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Title [Walch's Bathing Pavilion, South Beach, Staten Island]
Object Name Print, Photographic
Photographer Bear, George
Date ca. 1900-1910
Collection Staten Island Geographic Collection
Description Original B&W print on brown cardboard mount. View of a two-story building with a wide porch; the building fronts on the boardwalk at South Beach, Staten Island, with the water in the foreground. Sign on an arch between two of the porch's columns: "WALCH'S." Sign above an entrance at right: "BATHING PAVILION." There are numerous men and women in the water, on the beach, and on the porch. A policeman stands on the boardwalk, looking out toward the water. In the foreground at right is a man in a small pontoon boat; inscription on one pontoon: "LIFEBOAT WALCH'S." The photographer's inscription is in the lower right corner: "BEAR." There are two handwritten inscriptions at the bottom: "South Beach" and "1886" [the 1886 inscription has been crossed out].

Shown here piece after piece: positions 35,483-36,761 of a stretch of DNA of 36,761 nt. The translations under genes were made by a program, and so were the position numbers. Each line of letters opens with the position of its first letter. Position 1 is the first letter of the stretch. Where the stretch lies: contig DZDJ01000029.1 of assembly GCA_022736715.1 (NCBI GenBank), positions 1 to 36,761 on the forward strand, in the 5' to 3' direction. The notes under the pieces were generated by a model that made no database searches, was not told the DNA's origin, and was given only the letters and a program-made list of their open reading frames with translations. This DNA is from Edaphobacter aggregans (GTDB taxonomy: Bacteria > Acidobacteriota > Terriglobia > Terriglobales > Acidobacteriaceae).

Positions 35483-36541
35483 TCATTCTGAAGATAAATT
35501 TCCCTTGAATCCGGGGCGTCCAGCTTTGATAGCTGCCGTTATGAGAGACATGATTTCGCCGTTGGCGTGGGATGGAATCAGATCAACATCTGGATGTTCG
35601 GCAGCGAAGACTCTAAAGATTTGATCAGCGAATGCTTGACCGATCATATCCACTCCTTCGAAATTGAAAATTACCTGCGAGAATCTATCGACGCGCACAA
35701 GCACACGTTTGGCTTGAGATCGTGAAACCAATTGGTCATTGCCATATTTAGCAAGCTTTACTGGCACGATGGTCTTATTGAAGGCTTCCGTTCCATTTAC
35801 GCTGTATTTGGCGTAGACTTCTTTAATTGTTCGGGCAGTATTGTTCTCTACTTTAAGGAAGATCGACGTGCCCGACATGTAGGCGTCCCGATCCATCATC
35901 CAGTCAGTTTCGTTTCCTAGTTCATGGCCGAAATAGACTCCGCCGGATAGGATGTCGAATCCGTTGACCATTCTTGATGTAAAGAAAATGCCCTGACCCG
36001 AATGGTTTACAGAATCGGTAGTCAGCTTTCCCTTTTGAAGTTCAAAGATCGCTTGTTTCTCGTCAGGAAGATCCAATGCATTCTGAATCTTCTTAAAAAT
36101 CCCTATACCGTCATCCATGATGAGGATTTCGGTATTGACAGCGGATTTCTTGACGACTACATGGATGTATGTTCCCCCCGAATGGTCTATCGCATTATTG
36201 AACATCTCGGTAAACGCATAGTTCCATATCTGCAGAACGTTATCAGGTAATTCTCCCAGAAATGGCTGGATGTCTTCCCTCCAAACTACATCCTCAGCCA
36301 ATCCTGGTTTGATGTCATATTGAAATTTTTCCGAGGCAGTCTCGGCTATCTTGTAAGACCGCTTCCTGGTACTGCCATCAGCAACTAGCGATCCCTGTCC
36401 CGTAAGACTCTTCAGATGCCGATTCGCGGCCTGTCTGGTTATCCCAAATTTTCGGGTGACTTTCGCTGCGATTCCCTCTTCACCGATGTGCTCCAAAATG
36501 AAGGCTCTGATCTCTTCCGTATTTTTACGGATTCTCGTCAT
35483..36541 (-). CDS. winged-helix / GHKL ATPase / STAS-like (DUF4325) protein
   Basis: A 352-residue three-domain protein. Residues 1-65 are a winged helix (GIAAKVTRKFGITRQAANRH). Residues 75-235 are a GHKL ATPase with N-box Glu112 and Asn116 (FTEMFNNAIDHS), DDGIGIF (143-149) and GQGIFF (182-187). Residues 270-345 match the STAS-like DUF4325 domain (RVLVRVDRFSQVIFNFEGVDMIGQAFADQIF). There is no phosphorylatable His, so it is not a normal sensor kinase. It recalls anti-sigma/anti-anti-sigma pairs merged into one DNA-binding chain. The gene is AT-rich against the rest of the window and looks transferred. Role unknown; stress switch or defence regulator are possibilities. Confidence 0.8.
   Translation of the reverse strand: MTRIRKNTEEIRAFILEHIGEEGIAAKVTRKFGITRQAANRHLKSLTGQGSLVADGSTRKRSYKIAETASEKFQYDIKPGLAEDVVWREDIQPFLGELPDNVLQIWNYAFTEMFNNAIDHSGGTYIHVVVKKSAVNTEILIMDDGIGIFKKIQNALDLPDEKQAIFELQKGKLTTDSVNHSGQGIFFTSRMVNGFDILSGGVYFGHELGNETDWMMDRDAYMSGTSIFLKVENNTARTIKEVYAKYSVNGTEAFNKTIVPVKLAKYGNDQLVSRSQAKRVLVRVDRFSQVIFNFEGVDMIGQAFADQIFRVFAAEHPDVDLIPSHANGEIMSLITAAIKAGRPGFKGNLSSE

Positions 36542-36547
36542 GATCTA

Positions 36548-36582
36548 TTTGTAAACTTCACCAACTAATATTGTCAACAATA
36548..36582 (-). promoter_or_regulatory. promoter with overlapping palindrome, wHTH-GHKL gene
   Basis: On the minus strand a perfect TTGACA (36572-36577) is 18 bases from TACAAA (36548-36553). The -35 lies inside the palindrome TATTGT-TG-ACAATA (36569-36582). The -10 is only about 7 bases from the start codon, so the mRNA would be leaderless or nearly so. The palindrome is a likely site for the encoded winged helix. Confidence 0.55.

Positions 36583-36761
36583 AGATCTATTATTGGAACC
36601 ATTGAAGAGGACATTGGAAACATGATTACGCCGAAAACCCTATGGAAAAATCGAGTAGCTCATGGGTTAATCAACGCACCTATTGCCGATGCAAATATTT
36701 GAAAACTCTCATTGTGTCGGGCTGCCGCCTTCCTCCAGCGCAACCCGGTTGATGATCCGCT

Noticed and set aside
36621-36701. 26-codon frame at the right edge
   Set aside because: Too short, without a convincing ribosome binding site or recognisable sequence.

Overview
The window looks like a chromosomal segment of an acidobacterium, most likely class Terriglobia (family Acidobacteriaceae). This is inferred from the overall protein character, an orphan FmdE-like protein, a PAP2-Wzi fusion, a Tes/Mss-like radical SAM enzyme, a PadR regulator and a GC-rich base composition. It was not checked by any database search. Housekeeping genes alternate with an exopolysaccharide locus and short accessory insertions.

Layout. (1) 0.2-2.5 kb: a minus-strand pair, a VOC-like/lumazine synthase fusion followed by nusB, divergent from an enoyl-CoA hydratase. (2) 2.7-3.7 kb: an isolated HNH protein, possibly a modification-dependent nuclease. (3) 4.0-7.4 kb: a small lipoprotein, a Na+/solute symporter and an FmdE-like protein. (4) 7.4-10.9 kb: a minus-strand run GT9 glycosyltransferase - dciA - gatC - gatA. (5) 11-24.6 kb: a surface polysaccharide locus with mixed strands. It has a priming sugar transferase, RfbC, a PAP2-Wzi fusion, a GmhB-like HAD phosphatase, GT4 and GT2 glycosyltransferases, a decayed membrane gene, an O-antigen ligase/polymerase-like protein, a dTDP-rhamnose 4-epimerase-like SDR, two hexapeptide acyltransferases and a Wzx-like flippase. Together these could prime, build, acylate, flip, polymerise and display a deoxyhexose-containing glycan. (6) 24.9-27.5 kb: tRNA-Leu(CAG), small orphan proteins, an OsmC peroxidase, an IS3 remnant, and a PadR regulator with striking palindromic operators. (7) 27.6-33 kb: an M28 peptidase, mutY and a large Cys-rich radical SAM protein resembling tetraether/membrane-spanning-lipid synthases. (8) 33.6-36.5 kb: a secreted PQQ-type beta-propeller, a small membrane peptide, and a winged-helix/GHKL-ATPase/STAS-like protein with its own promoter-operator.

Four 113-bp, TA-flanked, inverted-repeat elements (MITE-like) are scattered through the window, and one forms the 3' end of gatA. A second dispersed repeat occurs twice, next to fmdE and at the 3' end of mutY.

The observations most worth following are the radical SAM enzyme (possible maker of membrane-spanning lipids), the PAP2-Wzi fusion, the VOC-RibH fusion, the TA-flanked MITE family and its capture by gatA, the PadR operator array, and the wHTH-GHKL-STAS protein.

(Keywords: New York City, Early Twentieth Century)
Print size 7.5 x 9.5
Acquisition Gift of George Bear
Ownership and History Like nearby Coney Island, the popular resort area at Staten Island's South Beach drew crowds of middle-class vacationers in the late 1800s and early 1900s. Popular amenities included hotels, restaurants, amusement rides, beer gardens, bathing pavilions, and theaters.

Photographer George Bear (1856-1945) opened his studio on Beach Street in Stapleton, Staten Island, around 1881. He had apprenticed as a photographer in Germany and immigrated to the U.S. in the 1870s. Bear's clients were drawn primarily from the German-American community of Stapleton and frequently included factory workers, laborers, and tradesmen.
Earliest Date 1900
Latest Date 1910
Subjects Beaches
Lifeboats
Bathing suits
Bathhouses
Lexicon Sub-category Documentary Artifact
Catalog Number 39.007.0016
Support Acknowledgment Online Collections Database record made possible by the Staten Island Historical Society, April 2017.
Legal Status Items represented here are from the collections of the Staten Island Historical Society. Materials reproduced for personal non-commercial use must credit the Staten Island Historical Society. Commercial licensing is available.